Police shootings: No uniform standard exists for releasing officers’ names

Supporters of the Yantis family march from Council Elementary School to the Adams County Courthouse in Council on Saturday in protest of the Nov. 1 shooting of Jack Yantis by sheriff’s deputies.
Supporters of the Yantis family march from Council Elementary School to the Adams County Courthouse in Council on Saturday in protest of the Nov. 1 shooting of Jack Yantis by sheriff’s deputies. Idaho Statesman file

It’s been nearly three weeks since Adams County rancher Jack Yantis’ fatal encounter with sheriff’s deputies. The 62-year-old rancher has been mourned and eulogized.

But the public still doesn’t know the names of the two deputies connected to his death — at least not officially.

It’s hard to keep a secret in a small community such as Council, where names have swirled about since Yantis’ Nov. 1 death. The public and media have called for the names to be formally released so many questions can be answered: How much training and experience did these deputies have? Were they involved in any previous incidents at this department — or others? Have they ever been accused of excessive force?

Idaho State Police and the FBI are both conducting separate investigations into the incident. An ISP spokeswoman said it’s up to Sheriff Ryan Zollman to release the names of the deputies, and Zollman has told the Statesman that he has no timeline for disclosing that information.

The 37-year-old sheriff said he’s received death threats, and he’s concerned for the safety of his deputies. At a town hall meeting last week, he told the community that these deputies involved were not rookies. One had five years of experience in law enforcement, the other 15 years, he said.

This situation is not unusual. In fact, it plays out with some regularity across the country.

Following public outcry and protests over the fatal shooting of an unarmed man in Minneapolis last weekend, state investigators with the Minnesota Bureau of Criminal Apprehension on Wednesday released the names of the two officers involved.

The way law enforcement agencies handle this issue doesn’t just vary from state to state, it varies from department to department. Some agencies do not release officers’ names. Ferguson, Mo., Police Chief Tom Jackson’s refusal for almost a week last year to release the name of the officer who killed 18-year-old Michael Brown put a spotlight on the issue; Jackson cited safety concerns.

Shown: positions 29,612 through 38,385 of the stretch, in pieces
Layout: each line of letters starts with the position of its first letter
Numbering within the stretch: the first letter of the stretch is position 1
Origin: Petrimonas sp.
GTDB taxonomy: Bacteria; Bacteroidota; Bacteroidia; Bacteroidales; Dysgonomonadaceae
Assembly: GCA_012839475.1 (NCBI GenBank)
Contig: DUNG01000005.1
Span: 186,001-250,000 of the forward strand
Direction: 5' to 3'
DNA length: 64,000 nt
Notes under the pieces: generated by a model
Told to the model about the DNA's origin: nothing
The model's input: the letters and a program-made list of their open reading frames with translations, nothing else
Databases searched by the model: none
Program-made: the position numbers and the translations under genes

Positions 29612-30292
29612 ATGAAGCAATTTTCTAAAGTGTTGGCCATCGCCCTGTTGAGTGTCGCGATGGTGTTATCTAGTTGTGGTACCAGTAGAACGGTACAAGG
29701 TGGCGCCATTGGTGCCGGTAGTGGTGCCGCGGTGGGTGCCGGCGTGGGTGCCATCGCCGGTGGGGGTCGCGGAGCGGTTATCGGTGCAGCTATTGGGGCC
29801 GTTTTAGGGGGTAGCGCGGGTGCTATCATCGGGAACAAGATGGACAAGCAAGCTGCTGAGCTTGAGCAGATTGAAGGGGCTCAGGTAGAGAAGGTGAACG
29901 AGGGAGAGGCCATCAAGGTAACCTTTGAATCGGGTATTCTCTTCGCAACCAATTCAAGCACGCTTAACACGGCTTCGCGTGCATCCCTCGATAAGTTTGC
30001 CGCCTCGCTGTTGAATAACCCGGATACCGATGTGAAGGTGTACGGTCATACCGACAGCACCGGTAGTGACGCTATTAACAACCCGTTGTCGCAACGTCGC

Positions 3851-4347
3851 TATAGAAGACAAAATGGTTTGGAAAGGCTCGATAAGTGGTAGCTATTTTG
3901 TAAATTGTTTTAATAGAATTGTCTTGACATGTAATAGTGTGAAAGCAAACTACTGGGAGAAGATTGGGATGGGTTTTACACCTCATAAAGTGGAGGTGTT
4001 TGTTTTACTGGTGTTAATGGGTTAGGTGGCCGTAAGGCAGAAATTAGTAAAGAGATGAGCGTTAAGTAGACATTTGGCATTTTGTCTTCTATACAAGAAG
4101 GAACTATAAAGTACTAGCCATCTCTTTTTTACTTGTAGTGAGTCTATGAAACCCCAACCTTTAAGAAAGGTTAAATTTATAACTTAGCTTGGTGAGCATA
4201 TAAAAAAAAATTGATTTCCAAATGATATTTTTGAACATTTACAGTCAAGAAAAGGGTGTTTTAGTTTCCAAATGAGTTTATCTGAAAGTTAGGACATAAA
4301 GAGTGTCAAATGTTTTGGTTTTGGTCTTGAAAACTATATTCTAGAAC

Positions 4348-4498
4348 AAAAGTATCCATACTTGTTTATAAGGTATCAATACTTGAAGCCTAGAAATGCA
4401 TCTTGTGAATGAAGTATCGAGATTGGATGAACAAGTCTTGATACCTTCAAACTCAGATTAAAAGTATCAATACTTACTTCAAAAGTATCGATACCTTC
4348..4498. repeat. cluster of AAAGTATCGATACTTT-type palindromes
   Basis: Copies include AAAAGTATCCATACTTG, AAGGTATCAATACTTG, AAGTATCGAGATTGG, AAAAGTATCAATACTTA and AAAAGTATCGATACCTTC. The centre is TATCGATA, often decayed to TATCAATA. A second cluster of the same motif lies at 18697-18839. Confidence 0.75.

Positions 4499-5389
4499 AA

Officials at a half-dozen Treasure Valley departments largely said they don’t have policies that specifically address this issue. But they do have some general practices they follow.

Not everyone believes that releasing officers’ names within hours or days of a shooting is a good idea. Concerns about officer safety have led to efforts to delay or prohibit the release of names.


Boise’s last officer-involved shooting was on Oct. 26. Police Chief Bill Bones was in Chicago at a conference when the late-night incident occurred, but the department released the name of Officer Adam Crist the next day.

“We release very, very quickly compared to most agencies,” Bones said.

The incident occurred after a traffic stop in which a passenger — identified by police as Patrick A. Zavala — fled on foot. Police said Zavala was armed and fired his weapon during the encounter with police. Ada County Critical Incident Task Force investigators have not yet released how many times Crist and Zavala fired their guns, nor the exact sequence of events.

Zavala, who spent five days in the hospital for wounds to his thigh and hand, has been charged with being a felon in possession of a firearm and resisting and obstructing. No one else was injured in the incident.

The Boise Police Department generally tries to disclose officer names within 24 to 48 hours of a shooting, Bones said. That gives officers time to notify family and friends, and to try to get a night of sleep before the onslaught of public scrutiny.

“We don’t want their mom, dad or kids hearing about it on the news,” Bones said. “It causes an unbelievable amount of stress. It has cost people marriages. We want officers to have that opportunity to talk to their families first.”

Departments are trying to balance transparency with safety, Bones said.

“If it was a gang officer in L.A. [involved in the shooting], and there are serious death threats, you need to protect that officer and his family. We would do the same with any citizen,” Bones said. “If there’s no special safety issue involved, it’s a piece of information, which based on the positions we hold, it’s one of those things that you understand is going to be released to the public.”

Bones said his officers have previously received death threats after a shooting, but nothing like what the Adams County Sheriff’s Office is experiencing.

The Garden City Police Department takes a similar approach to Boise. They try to release names within 24 to 48 hours, Chief Rick Allen said.

“I believe the more information we give the public, the more they believe that we’re being straight-up with them,” Allen said. He said officers’ families have been included in trainings on what occurs in critical incident investigations so they’re aware of the whole process.